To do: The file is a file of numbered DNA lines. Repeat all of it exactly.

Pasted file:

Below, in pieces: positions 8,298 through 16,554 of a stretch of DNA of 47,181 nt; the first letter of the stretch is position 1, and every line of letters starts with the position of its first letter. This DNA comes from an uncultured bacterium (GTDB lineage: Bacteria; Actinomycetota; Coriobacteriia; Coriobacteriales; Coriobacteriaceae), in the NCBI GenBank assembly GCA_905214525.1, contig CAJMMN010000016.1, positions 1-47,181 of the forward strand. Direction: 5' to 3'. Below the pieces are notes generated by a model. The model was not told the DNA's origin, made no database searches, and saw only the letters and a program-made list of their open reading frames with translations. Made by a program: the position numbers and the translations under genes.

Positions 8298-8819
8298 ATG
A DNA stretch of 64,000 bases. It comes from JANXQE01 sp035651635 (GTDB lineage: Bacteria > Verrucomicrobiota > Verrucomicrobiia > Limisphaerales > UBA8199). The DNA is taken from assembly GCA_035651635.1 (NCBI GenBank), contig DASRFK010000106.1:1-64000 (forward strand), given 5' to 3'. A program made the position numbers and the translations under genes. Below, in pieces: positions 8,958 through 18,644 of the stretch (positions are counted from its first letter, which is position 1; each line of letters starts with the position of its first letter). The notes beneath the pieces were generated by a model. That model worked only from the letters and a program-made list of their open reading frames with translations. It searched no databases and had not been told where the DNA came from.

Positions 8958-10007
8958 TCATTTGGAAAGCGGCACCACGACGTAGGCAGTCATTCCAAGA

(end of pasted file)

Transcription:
Below, in pieces: positions 8,298 through 16,554 of a stretch of DNA of 47,181 nt; the first letter of the stretch is position 1, and every line of letters starts with the position of its first letter. This DNA comes from an uncultured bacterium (GTDB lineage: Bacteria; Actinomycetota; Coriobacteriia; Coriobacteriales; Coriobacteriaceae), in the NCBI GenBank assembly GCA_905214525.1, contig CAJMMN010000016.1, positions 1-47,181 of the forward strand. Direction: 5' to 3'. Below the pieces are notes generated by a model. The model was not told the DNA's origin, made no database searches, and saw only the letters and a program-made list of their open reading frames with translations. Made by a program: the position numbers and the translations under genes.

Positions 8298-8819
8298 ATG
A DNA stretch of 64,000 bases. It comes from JANXQE01 sp035651635 (GTDB lineage: Bacteria > Verrucomicrobiota > Verrucomicrobiia > Limisphaerales > UBA8199). The DNA is taken from assembly GCA_035651635.1 (NCBI GenBank), contig DASRFK010000106.1:1-64000 (forward strand), given 5' to 3'. A program made the position numbers and the translations under genes. Below, in pieces: positions 8,958 through 18,644 of the stretch (positions are counted from its first letter, which is position 1; each line of letters starts with the position of its first letter). The notes beneath the pieces were generated by a model. That model worked only from the letters and a program-made list of their open reading frames with translations. It searched no databases and had not been told where the DNA came from.

Positions 8958-10007
8958 TCATTTGGAAAGCGGCACCACGACGTAGGCAGTCATTCCAAGA